I ran this idea out about ten years ago and got no traction. Here we go again: how about about quality audits in health care?
Good quality information has been slow in coming in health care, mainly because not all the big players on the provider side of the equation are all that enthusiastic about having hard readings out there about mortality rates, infections, readmissions and outcomes.
Data and information is emerging, often from Medicare databases, but the pace has been anything but breath taking. Yet the growing army of consumers – estimated at more than 30 million people with personal health accounts and high deductibles – needs quality ratings on providers just as much as they need hard price information.
Here are some examples of the comments I received:
On the positive side: Could not agree more!
On the negative side:
(Humour)The professor will get seated next to John Candy
(Professor) Unlikely …But if I do…. then does that mean I get Darryl Hannah as my girlfriend?
And then there was Angry. I won’t identify him.
Many people think of intelligence as static: you are born with lots of brains, very few, or somewhere in between, and that quantum of intelligence largely determines how well you do in school and in life.
The astrophysicist Neil deGrasse Tyson has never liked this view. “I hardly ever use the word intelligence,” says Mr. Tyson, who directs the Hayden Planetarium in New York. “I think of people as either wanting to learn, ambivalent about learning or rejecting learning.” He speaks from experience: As a young man, he was booted from one doctoral program but managed to get into another and complete his Ph.D.
Economists don’t get controlled experiments, so they have to take countries as they are. Right now, Estonia seems to show that monetary and fiscal restraint can, after pain, create growth. “If you look back, the crash is very good,” says Palmik.
Not surprisingly, Estonia, a country with 1.2 million people, has been offered as a model by advocates of austerity in Europe and elsewhere. On the far side of the Atlantic, however, Nobel prize-winning economist and New York Times columnist Paul Krugman has been arguing for years against this kind of restraint, saying it leads to pointless misery. The argument is central to the future of the U.S.—and most other countries, too.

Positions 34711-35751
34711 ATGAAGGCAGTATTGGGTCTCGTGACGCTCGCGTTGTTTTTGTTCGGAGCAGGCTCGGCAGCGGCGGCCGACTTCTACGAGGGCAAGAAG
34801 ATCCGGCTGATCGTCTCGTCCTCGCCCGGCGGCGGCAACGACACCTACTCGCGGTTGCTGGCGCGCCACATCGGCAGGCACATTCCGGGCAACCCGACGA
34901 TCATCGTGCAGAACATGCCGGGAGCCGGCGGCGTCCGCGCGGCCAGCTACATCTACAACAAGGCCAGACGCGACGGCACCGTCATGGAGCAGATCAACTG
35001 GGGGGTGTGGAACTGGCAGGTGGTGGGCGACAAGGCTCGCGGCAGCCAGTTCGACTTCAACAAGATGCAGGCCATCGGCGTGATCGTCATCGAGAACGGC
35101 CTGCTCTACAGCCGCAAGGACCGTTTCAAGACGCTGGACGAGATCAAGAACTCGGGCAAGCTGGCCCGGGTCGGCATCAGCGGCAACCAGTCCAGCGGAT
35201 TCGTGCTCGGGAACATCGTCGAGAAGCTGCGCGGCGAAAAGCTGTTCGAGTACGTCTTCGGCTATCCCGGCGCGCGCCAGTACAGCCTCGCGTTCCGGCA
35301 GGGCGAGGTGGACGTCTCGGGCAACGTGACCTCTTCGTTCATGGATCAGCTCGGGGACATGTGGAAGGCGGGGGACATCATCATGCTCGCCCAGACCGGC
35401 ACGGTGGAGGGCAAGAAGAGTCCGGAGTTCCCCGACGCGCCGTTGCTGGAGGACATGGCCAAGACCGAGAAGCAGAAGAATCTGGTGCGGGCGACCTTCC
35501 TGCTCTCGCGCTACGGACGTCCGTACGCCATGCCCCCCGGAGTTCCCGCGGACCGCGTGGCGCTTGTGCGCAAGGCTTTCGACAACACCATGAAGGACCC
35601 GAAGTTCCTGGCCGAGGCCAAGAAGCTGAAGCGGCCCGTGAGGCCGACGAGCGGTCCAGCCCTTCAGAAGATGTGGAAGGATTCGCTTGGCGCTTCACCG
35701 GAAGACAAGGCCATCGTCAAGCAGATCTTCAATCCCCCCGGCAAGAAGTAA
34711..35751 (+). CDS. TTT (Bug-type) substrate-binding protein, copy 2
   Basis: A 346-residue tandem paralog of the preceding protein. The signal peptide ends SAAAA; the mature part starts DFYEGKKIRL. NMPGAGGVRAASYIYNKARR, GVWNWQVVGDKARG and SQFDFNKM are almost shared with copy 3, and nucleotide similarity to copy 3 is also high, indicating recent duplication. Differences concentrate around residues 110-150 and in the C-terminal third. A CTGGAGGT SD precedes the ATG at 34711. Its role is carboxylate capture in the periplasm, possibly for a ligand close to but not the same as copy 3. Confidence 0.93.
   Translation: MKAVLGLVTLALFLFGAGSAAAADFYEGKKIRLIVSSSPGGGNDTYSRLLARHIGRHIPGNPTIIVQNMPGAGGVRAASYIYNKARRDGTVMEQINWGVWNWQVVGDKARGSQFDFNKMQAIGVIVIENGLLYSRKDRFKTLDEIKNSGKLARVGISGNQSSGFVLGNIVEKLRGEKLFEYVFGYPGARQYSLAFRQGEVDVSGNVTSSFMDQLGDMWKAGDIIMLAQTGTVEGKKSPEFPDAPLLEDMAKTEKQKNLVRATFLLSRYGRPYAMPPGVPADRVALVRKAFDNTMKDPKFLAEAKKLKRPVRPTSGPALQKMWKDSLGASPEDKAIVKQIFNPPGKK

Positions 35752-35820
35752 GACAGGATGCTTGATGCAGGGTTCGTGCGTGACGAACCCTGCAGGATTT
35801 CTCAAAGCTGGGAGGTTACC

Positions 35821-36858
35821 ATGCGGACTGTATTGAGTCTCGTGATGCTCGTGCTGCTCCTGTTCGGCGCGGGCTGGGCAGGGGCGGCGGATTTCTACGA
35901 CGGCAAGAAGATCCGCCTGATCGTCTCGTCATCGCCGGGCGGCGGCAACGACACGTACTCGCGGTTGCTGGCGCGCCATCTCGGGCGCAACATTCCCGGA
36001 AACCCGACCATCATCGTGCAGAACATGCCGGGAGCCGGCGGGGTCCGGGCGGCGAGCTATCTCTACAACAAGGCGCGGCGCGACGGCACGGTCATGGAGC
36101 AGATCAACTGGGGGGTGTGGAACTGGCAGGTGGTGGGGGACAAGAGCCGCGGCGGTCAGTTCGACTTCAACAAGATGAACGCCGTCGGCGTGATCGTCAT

On June 6, in a blog post titled “Estonian Rhapsody,” Krugman took on what he called “the poster child for austerity defenders.” In his post, he graphed real GDP from the height of the boom to the first quarter of this year to show that, even after a recovery, Estonia’s economy is still almost 10 percent below its peak in 2007. “This,” he wrote, “is what passes for economic triumph?”
Hey, city slicker: Erase all preconceived notions about the technological competence of rural America. As you drive past all those rolling, pastoral fields during your summer road trips, you might be lulled into thinking our farmers and ranchers are stuck in the 1950s — or maybe even homogeneously Amish. But think again: The people who work the land are using technologies that rival what’s coming out of the world’s most advanced R&D labs.
Hell, they’re actually using technologies that come out of advanced R&D labs.
From autonomous tractors to robot fruit pickers to cow milking machinery of amazing complexity (see image above, and our explanation below), rural America is on the cutting edge. So throw away your twee, urban biases of country folk. They’re using the technology of the future to feed us all — and this holds true for the local produce, meat and poultry that you’re going to buy this weekend at the farmers market.